These are answers and clarification following comments we received so far:
The only way a FaceSucks advert could have worked is if it was targeting web developers on FaceSucks
And we did, as much as we could. When it comes to targeting developers, Facebook won't let you actually target those who develop Facebook apps, or have registered for API keys, for example. You can only target by interests, which we always did, selecting interests, and here's what we had:
Didn't help much and actually I never found any evidence that any of the people who "liked" our posts actually had interest in those categories. Their feeds are usually littered with a random mix shares.
Have you done any kind of trial with Instagram or Pinterest?
Facebook will automatically place your ads on Instagram if you want. And we did try it. For example one of the campaigns had this:
Not a whole lot, but still nearly 2000 clicks from Instagram just for one campaign. Oddly enough, Google Analytics hasn't registered 194 clicks with average visit duration of 28 seconds, which is even worse than Facebook proper (52 seconds). Go figure. Maybe Instagram users have an extremely short attention span?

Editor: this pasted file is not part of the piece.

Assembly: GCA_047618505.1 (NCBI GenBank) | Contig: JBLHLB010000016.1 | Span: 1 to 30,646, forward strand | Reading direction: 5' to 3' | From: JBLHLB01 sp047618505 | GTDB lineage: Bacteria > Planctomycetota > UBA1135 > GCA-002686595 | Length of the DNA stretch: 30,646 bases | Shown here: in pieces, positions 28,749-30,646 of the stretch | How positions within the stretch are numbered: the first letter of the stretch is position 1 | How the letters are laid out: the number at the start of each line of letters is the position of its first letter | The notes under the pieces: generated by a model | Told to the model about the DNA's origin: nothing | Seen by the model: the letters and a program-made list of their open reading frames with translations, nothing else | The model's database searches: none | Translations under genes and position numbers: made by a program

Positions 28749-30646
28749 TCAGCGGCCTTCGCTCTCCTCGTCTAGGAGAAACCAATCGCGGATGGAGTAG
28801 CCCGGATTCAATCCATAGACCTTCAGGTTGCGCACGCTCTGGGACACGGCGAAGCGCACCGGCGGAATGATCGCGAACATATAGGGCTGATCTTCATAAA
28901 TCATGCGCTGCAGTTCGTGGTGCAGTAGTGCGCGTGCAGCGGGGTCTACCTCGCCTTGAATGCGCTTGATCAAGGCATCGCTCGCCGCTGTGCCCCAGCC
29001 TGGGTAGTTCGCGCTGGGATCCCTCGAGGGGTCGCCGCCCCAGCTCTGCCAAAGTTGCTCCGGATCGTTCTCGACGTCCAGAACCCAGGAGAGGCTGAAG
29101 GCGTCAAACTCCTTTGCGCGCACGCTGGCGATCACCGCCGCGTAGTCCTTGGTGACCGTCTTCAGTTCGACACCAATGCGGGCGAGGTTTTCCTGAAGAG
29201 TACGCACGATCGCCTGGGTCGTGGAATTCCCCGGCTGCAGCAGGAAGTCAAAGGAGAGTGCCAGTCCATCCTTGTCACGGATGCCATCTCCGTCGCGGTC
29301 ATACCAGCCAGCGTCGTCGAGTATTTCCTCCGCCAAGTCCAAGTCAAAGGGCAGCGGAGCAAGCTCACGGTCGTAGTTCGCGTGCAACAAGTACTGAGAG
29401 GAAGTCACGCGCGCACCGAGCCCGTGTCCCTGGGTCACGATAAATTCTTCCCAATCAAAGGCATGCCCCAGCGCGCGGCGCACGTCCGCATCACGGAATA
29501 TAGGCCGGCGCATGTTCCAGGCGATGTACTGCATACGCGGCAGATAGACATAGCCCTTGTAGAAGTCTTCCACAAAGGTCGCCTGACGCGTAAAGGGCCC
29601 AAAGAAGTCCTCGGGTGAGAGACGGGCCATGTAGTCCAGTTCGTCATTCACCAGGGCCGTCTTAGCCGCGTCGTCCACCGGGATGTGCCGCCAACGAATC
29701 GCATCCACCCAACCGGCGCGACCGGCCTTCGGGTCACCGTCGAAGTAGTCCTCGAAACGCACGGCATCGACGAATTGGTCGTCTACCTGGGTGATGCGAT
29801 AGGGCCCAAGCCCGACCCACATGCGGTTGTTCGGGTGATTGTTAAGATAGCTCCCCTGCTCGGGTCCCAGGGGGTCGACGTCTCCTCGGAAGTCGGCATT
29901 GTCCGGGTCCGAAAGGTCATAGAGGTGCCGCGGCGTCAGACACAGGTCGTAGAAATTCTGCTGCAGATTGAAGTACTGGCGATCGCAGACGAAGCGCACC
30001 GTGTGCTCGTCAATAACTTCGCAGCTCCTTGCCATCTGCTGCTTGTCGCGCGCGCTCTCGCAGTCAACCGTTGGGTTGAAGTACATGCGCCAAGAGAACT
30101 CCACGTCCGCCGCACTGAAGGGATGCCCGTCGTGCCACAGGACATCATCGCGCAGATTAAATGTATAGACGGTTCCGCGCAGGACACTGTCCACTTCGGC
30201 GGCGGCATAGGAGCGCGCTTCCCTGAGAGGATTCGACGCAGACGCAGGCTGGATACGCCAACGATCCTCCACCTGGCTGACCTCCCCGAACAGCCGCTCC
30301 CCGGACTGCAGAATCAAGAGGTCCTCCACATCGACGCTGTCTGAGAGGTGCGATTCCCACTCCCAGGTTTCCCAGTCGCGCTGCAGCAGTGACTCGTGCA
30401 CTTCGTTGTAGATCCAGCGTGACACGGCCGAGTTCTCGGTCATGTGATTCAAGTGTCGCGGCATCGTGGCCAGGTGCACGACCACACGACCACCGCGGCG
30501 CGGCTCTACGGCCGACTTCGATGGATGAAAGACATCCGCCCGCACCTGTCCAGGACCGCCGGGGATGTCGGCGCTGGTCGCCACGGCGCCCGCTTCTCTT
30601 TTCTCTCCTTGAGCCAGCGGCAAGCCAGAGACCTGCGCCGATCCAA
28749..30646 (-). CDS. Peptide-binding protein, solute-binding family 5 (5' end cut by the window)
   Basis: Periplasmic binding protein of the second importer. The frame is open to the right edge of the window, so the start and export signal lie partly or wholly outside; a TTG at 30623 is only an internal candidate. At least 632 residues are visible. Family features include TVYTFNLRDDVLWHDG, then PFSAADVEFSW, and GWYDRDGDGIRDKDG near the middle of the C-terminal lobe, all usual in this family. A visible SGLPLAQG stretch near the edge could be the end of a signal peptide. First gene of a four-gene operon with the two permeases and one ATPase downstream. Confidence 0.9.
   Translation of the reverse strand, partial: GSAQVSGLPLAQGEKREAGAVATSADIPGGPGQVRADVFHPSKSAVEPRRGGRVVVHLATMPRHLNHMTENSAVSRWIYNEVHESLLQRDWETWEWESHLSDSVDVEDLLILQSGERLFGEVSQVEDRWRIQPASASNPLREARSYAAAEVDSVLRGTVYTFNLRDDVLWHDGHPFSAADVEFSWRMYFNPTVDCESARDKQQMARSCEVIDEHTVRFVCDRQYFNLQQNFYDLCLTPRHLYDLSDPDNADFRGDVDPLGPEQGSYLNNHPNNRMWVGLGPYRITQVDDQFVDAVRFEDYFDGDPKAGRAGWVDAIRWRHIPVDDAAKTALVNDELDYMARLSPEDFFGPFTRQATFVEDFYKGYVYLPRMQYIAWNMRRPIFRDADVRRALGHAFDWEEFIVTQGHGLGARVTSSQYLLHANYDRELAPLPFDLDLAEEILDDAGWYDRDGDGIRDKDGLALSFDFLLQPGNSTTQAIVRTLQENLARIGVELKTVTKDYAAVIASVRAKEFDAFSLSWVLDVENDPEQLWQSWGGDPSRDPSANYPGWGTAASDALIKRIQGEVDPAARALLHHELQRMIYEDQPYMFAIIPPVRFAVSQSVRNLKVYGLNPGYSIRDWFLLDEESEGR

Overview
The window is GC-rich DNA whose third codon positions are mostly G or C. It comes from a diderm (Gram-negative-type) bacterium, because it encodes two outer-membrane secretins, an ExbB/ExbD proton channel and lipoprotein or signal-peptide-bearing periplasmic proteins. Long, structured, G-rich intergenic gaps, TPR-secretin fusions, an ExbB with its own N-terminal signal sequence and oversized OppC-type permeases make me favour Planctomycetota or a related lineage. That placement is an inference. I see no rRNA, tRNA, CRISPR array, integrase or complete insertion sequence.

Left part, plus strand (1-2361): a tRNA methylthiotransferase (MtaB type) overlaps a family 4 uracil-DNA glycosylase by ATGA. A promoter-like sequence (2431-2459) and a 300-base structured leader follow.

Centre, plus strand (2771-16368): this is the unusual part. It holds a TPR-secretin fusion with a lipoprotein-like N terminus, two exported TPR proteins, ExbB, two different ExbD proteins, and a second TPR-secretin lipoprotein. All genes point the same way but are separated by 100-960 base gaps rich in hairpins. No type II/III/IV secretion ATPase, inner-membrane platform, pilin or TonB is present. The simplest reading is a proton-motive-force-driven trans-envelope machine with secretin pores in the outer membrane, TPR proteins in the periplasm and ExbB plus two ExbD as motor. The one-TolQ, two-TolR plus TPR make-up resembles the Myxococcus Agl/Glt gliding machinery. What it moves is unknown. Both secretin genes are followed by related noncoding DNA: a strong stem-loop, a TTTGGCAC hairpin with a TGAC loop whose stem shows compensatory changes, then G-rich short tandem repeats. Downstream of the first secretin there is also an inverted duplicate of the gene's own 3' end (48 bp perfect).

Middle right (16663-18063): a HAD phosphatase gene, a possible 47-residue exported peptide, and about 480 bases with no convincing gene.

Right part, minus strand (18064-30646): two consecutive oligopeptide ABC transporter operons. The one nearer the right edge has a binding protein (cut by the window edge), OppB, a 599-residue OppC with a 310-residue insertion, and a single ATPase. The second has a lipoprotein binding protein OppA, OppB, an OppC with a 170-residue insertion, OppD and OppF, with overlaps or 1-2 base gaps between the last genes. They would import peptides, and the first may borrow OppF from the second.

You said you spent $4,500 on a year and a half campaign, which amounted to over $100 a day. Those are the numbers that don't add up.
I mentioned that we raised an issue with Facebook during a period when the spend was sitting at $100/day. That's when we had 3 boosts running together, each for 3 or 5 days. Facebook boosts are usually short-term. So, our spending of $4500 over a year and a half is because we only came back to Facebook Ads when we had something to promote, which could potentially interest a typical Facebook user. We tried a total of 41 different campaigns so far, including Page promotion, post boosts, direct website promotion, boosts optimised for clicks and boosts optimised for reactions.